The end of the financial year coinciding so closely with the anniversary of the first lockdown of the pandemic led ScreenSkills CEO Seetha Kumar to reflect on the lessons of the past year and what was achieved.
Kumar said: “I want to start by looking forward. The screen industries have bounced back with remarkable resilience and there are clear hopes that the sector will help drive economic recovery and growth. We will do everything we can to continue to support that growth and the people who underpin it. As we never tire of saying, you can’t make great film, television and animation without the people.
“The coronavirus crisis has created new challenges for individuals, productions and businesses involved in screen across the globe, especially in relation to returning to work safely. However, there have also been new opportunities. For us, our online training offer was turbo-charged and the pivot to our current virtual delivery model may have long-term benefits – enabling us to support a greater diversity of talent by increasing accessibility.”
The Screen Sector Task Force developed the health and safety guidelines which were a necessity for production and exhibition to resume. ScreenSkills designed and delivered free basic training to more than 58,000 people as well as more advanced training for those with greater responsibilities.
Kumar continued: “COVID has expedited take-up of game-changing creative technological opportunities, such as those provided by virtual production, and ScreenSkills is already working with industry and education providers to develop national standards for this technology. The ambition is to ensure that the UK has enough people with the right mix of skills to capitalise on tech long used in games but only beginning to be adopted by film and TV, our data-driven focus enabling us to spot future skills needs.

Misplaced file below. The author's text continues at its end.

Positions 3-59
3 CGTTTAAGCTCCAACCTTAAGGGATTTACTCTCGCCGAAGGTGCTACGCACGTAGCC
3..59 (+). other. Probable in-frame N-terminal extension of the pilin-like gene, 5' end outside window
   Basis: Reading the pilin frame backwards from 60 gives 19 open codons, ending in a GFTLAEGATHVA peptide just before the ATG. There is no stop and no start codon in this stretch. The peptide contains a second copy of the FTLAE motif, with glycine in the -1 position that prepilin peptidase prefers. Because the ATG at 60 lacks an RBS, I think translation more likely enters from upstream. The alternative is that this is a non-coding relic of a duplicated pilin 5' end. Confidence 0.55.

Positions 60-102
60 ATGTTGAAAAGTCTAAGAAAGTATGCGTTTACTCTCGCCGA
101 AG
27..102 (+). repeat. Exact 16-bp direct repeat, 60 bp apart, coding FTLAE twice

“Government announcements such as the Budget commitment to “flexi-job” apprenticeships, adopting our long-held call for greater flexibilities, indicate that skills and training are moving up the political agenda. We must look to build on this momentum to secure long-term, coherent investment in skills for our growing sector, which is fabulous but also fragmented. One ambition for the year ahead is to unify and amplify – ensuring that the right interventions are pursued and that everybody hears about them, removing additional barriers created by fragmentation. We can’t do this alone, but our role is to be the glue joining the very best training and opportunities to exceptional people across the UK, aligning industry need with individual ambition.”
Over the past year ScreenSkills has offered nearly 1,200 pieces of training, events, masterclasses and online learning, which were completed by 68,500 individuals. The company’s online community grew to 106,577 registered screen professionals by the end of March and they have browsed 8.4 million pages on the website – compared with fewer than 650,000 in the year before.
ScreenSkills’ immersive ‘First Day: On Set’ experience won a Production Guild of Great Britain innovation award. The company’s work with partners Creative & Cultural Skills and the Creative Industries Federation on Discover! Creative Careers was recognised with an honour sponsored by the Department for Education at the Careers Development Institute awards. They are also reaching the final recruitment stage for their apprenticeship pilot with Warner Bros. and Netflix after a temporary COVID hiatus.
Kumar concluded: “It never stops and next year looks set already to build on everything Covid has taught us, how to best support the workforce, use technology to improve accessibility and be nimble and responsive to emerging industry needs.”